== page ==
Volatility: The Painful Return to Normal

January 31, 2022
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After a stellar and unusually calm year for stocks in 2021, so far 2022 might appear almost chaotic by comparison, with markets experiencing a sharp correction in January. A quick survey of history reveals that this type of recent volatility is actually quite normal, and that it was 2021’s lack of market turmoil that is truly the outlier. That said, January has been volatile, and investors are wondering how did we get here, and what should be expected going forward? While there is a myriad of reasons for markets to worry, such as Omicron impacting economic growth or ongoing supply chain disruptions, the key issue is the Federal Reserve’s (Fed) shift in policy. Investors appear concerned that the Fed will hike interest rates faster than previously expected. The S&P 500 is down 7.4%, small-cap stocks represented by the Russell 2000 index are down 9.4%, and the technology heavy Nasdaq index is down 11.4% for the year through market close on January 24th, 2022i. Investors should moderate market return expectations and prepare for more normal pullbacks.

Are stocks doomed if interest rates rise?

Interest rate cuts occur when the economy is weak and interest rate hikes occur to cool a hot economy. Despite the Fed’s view that inflation will moderate from current high levels, the current level is higher than any other time in recent history. As such, the Fed is trying to dampen those inflationary pressures by taking their foot off the economic accelerator via higher short-term interest rates. Moreover, with the U.S economy having fully recovered from the pandemic losses and inflation well above average, it’s hard to justify a zero-interest rate policy when the economy is no longer in crisis. History tells us that stocks have held up well when the Fed raises short-term rates, because this action is normally paired with a healthy economy. A growing economy supports corporate profit growth, which supports the stock market.  According, to research by Wells Fargo Investment Institute, the S&P 500 index has risen in the 12 months prior to and the 12 months after the first-rate hike, with lower average returns after the initial interest rate hikeii. While stock returns typically moderate after the first hike, historically it has not spelled doom for stocks either.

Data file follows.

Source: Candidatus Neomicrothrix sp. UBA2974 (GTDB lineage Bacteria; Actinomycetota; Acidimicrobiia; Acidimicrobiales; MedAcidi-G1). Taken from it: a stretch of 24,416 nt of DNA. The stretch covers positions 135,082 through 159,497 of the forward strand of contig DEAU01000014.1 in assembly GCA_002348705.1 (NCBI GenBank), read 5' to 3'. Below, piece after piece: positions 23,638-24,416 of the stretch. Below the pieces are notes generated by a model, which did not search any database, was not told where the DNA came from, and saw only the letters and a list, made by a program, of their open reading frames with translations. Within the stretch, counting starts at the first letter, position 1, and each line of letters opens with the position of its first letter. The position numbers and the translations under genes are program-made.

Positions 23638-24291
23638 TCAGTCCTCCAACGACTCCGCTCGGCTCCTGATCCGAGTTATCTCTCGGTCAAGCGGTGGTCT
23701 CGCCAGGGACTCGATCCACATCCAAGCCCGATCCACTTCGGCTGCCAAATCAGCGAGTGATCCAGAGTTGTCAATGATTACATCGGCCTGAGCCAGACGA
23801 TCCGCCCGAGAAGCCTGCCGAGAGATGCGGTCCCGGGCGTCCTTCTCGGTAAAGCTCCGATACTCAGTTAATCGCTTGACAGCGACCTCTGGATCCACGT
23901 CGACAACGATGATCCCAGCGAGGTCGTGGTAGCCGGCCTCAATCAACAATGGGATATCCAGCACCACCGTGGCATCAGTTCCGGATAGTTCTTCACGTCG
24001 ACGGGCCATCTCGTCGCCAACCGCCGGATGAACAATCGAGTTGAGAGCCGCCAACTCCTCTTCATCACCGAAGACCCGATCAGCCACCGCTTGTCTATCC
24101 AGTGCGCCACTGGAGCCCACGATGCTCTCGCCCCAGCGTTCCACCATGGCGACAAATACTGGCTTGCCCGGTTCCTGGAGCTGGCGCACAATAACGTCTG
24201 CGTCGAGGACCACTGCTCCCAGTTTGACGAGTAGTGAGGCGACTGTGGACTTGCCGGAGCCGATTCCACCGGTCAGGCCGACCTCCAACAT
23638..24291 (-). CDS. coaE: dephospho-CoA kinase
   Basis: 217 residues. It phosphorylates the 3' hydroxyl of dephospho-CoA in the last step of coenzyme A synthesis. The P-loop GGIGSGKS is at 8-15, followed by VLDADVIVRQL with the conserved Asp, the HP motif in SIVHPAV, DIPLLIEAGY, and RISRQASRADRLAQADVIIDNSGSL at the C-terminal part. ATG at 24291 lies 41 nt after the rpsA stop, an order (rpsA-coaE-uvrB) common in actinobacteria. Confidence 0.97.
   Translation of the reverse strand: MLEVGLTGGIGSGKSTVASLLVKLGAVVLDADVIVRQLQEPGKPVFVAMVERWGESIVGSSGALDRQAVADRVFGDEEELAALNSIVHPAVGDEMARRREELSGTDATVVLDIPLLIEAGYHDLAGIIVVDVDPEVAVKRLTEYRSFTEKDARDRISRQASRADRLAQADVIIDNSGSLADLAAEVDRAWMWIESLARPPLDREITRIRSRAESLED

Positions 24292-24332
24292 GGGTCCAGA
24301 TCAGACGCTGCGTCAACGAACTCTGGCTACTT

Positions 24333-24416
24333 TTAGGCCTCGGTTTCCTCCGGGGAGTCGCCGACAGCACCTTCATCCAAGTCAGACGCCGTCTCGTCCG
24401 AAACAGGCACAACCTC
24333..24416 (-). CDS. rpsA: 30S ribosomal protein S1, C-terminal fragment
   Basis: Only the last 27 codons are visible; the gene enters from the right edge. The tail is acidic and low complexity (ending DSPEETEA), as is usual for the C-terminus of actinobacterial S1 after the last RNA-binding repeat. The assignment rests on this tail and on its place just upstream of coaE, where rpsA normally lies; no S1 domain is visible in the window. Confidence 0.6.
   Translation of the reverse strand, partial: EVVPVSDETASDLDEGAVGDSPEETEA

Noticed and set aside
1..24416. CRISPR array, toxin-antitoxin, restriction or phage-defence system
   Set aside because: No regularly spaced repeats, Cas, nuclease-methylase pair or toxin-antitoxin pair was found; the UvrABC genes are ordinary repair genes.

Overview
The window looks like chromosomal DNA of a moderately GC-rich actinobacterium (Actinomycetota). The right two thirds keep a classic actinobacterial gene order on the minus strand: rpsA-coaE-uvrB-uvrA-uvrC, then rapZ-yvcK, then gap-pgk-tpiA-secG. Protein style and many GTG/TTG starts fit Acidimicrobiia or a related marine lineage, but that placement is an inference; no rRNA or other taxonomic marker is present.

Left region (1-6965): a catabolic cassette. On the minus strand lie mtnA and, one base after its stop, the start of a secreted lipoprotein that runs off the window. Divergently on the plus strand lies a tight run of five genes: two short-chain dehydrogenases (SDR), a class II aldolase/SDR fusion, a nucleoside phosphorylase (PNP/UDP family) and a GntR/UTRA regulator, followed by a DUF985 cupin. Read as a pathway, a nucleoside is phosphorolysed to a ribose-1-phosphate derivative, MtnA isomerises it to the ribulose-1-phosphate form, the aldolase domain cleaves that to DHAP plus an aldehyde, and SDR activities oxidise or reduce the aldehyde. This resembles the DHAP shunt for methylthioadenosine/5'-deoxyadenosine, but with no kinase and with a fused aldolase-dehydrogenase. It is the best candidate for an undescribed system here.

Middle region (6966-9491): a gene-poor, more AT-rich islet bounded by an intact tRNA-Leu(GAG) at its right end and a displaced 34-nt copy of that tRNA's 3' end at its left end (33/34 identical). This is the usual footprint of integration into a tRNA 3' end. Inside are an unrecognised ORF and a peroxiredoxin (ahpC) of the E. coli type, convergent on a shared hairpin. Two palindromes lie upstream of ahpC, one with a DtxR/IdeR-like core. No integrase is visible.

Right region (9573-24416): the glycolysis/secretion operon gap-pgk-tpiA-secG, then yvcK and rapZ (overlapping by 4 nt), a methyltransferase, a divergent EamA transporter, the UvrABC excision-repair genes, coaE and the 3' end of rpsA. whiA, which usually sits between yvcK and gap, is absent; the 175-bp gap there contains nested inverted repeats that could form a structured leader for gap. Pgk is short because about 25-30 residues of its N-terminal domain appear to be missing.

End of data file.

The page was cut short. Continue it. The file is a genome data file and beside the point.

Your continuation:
Corrections while painful, are normal

Another reason the recent volatility feels heightened is due to how unusually calm the markets have been coming out of the pandemic lows. In 2021, the S&P 500's biggest drawdown was 5.2%iii, when typically, the markets experience a 5% correction 2-3 times a year. Instead, the index hit 70 new all-time highs in 2021, second most on record after 77 in 1995iv. However, according to JPMorgan Asset Management, since 1980 the S&P 500 has experienced an average intra-year decline of 14%. Despite the average intra-year decline of 14% markets ended in positive territory in 32 out of 42 yearsv. Corrections or pullbacks are normal and healthy ways of keeping markets from getting overvalued.

Conclusion

While a shift in Fed policy often introduces volatility in markets, it does not necessarily forecast an imminent recession in the economy nor the death of stock markets. As investors, many of us have wanted a return to normal since the pandemic began. As expected, the markets are running ahead of the economy and the markets are experiencing a normal bout of volatility. Indeed, this is one of the key points discussed in our year-end commentary and is a reason why investors should moderate market return expectations and prepare for more normal pullbacks. 


i AssetMark, FactSet.
ii https://www08.wellsfargomedia.com/assets/pdf/personal/investing/investment-institute/chart_of_the_week_ADA.pdf iii AssetMark, FactSet
iv NDR: Benchmark Review: Stocks climb ultimate wall of worry
v https://am.jpmorgan.com/us/en/asset-management/adv/insights/market-insights/guide-to-the-markets

IMPORTANT INFORMATION
This is for informational purposes only, is not a solicitation, and should not be considered investment, legal or tax advice. The information in this report has been drawn from sources believed to be reliable, but its accuracy is not guaranteed, and is subject to change. Investors seeking more information should contact their financial advisor. Financial advisors may seek more information by contacting AssetMark at 800-664-5345.

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